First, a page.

The morning after any U.S. strike, the world will start asking "what next?" What is the role if the U.S. is now going to be dealing with the Syrian civil war? What is the U.S. strategy for the Levant, the Gulf, and the region? The U.S. may earn some broader credibility for its strikes, although it may also face Syrian challenges in the UN over "illegal aggression," real and false claims of collateral damage and civilian deaths, and charges that its act increases regional instability and "chaos." Its critics and enemies will do everything possible to discredit U.S. action, backed by all those who oppose the use of force in the U.S. and the West, and its friends and allies will immediately start asking "what now?"

No amount of spin and victory claims can get around these issues. Nothing can stop critics from validly raising every past U.S. mistake in past interventions in the region and the world. If the Administration differs, studies, and argues internally - rather than presents a clear picture of the future - the benefits of even the most successful strikes will vanish within weeks.

No U.S. Action Can Control the End State, but Every U.S. Action Can Influence It

The Administration does face critical problems. The United States faces serious uncertainties in choosing any course of action in Syria. Nothing the U.S. does can predictably control the end state in Syria much less in any other part of the MENA region. The internal forces in these given countries will dominate the outcome in a nation that must now work out the consequences of half a century of incompetent authoritarian leadership, failed economic development, and suppression of tensions between an Arab Alawite elite, an Arab Sunni majority, a Kurdish minority, and other Christian and Druze minorities.

As is the case in Egypt, Libya, Yemen, Iraq and far too many other countries in the Middle East, there is no credible possibility that the U.S. can create instant democracy on real-world level. There is a very high chance that any form of stability can only come after internal power struggles burn themselves out, a series of regime changes take place, and efforts to revive authoritarianism and efforts to take control by Islamist extremists have run their course.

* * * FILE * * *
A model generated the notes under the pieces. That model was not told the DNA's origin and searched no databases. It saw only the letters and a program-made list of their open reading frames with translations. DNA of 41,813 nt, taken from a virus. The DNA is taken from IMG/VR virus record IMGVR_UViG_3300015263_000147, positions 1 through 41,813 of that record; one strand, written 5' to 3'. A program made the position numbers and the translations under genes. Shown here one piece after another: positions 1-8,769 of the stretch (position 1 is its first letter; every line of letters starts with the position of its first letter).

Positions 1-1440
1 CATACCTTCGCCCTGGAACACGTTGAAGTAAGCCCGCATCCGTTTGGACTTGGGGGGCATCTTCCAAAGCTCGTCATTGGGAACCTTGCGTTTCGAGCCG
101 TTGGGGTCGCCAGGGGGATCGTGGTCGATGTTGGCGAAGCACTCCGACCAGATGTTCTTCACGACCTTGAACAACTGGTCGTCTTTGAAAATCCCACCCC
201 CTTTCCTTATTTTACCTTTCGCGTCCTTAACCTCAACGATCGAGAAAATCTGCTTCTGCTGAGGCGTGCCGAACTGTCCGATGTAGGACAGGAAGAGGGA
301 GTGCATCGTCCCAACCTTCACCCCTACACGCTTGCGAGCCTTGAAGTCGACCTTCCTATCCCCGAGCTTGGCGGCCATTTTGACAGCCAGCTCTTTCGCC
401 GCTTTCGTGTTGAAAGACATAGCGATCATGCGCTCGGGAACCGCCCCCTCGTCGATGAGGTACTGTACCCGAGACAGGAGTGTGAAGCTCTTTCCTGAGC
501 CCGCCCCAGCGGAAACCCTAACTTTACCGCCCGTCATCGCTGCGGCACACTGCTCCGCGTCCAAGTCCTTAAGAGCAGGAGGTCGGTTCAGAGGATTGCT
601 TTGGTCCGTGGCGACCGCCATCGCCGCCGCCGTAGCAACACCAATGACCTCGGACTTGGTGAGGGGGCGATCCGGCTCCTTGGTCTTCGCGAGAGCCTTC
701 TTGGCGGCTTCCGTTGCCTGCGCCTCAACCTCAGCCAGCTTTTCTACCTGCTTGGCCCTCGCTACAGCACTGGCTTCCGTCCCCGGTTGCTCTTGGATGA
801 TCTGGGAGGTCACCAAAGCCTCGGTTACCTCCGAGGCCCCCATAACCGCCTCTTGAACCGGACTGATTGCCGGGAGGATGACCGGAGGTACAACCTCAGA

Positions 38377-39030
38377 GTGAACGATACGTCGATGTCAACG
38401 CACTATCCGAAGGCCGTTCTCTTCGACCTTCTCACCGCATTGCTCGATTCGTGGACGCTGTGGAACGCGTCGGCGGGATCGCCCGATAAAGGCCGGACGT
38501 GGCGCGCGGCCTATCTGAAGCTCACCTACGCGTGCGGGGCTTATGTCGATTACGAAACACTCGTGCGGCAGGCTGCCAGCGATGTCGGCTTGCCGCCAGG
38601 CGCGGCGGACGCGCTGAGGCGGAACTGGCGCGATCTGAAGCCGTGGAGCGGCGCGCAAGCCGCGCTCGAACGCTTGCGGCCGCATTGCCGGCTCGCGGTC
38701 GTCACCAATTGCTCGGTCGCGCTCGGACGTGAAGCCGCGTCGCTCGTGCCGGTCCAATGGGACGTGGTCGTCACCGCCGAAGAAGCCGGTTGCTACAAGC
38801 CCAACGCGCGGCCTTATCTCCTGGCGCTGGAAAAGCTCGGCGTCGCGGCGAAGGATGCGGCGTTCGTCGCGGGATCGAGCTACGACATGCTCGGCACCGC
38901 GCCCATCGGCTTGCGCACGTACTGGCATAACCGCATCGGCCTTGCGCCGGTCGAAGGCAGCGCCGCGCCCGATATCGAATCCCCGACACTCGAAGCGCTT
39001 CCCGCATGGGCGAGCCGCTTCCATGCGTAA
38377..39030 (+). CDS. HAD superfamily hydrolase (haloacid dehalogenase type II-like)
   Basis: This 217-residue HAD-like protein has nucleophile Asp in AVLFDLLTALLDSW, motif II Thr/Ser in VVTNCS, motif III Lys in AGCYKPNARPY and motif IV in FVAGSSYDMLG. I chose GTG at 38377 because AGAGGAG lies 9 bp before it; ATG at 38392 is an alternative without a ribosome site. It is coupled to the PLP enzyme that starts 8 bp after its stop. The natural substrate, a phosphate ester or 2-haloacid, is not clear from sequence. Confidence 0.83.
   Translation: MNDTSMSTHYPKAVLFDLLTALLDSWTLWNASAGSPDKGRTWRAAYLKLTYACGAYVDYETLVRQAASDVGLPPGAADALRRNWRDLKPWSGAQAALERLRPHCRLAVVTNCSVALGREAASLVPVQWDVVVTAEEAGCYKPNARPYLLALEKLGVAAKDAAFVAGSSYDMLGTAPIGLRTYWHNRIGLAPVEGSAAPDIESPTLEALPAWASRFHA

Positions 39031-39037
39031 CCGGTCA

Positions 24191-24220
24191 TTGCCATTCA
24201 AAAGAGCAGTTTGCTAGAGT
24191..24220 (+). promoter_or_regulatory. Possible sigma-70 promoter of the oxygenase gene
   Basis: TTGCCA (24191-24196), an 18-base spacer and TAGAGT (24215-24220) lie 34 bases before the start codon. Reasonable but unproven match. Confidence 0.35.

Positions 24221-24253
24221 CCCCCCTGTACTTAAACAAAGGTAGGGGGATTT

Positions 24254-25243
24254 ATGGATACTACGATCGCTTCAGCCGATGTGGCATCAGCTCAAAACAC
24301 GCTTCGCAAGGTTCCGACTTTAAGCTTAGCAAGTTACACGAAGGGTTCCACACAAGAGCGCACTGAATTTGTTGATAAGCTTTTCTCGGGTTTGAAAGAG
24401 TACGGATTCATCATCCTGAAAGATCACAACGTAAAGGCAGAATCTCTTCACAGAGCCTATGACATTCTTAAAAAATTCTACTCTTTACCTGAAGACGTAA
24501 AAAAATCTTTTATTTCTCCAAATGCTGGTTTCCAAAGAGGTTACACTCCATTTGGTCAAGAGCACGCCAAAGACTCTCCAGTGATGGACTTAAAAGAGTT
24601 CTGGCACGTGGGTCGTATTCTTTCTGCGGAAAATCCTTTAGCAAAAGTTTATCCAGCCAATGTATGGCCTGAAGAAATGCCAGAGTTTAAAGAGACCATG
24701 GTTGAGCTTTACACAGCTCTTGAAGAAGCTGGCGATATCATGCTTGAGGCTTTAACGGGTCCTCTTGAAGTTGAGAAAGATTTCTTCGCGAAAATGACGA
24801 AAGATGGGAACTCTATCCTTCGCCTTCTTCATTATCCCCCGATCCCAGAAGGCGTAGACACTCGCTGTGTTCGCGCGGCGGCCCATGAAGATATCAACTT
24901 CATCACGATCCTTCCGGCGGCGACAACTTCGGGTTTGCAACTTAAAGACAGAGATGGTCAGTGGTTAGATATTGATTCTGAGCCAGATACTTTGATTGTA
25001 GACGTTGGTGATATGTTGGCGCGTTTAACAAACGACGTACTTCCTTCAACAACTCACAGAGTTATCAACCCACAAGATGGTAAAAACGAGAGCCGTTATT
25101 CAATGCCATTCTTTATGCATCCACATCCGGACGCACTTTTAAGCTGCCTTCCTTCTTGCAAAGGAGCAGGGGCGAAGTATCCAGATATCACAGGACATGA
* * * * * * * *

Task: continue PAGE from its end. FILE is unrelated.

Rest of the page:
The waning of American hegemony

By Flynt Leverett Hillary Mann Leverett

An illegal intervention in Syria will not only fail to sustain American hegemony in West Asia but also provide a shot in the arm for Assad’s regime

Once carried out, the Obama administration’s thoroughly telegraphed strike on Syria, ostensibly over alleged chemical weapons use there, will mark an important inflection point in the terminal decline of America’s West Asia empire. Most importantly, it will confirm that America’s political class, including President Barack Obama himself, remains unwilling to face the political risks posed by any fundamental revision of Washington’s over-20-year, deeply self-damaging drive to dominate the region.

Mr. Obama initially ran for President pledging to end the “mindset” behind the strategic blunder of America’s 2003 invasion and occupation of Iraq; in his first term, he committed to ending America’s war in Afghanistan, too, and to “rebalancing” toward Asia. But Mr. Obama was never ready to spend the political capital required for thoroughgoing recasting of U.S. foreign policy; consequently, the dissipation of American power (hard and soft) evident under George W. Bush has accelerated.

Mr. Obama’s approach to Syria illustrates why. Since conflict started there two and a half years ago, Washington has had openings for a negotiated resolution. This, though, would entail power-sharing between Syrian President Bashar al-Assad and oppositionists and cooperation with Russia, Iran, and China to fix a settlement. Instead, Mr. Obama doubled down on reasserting American hegemony.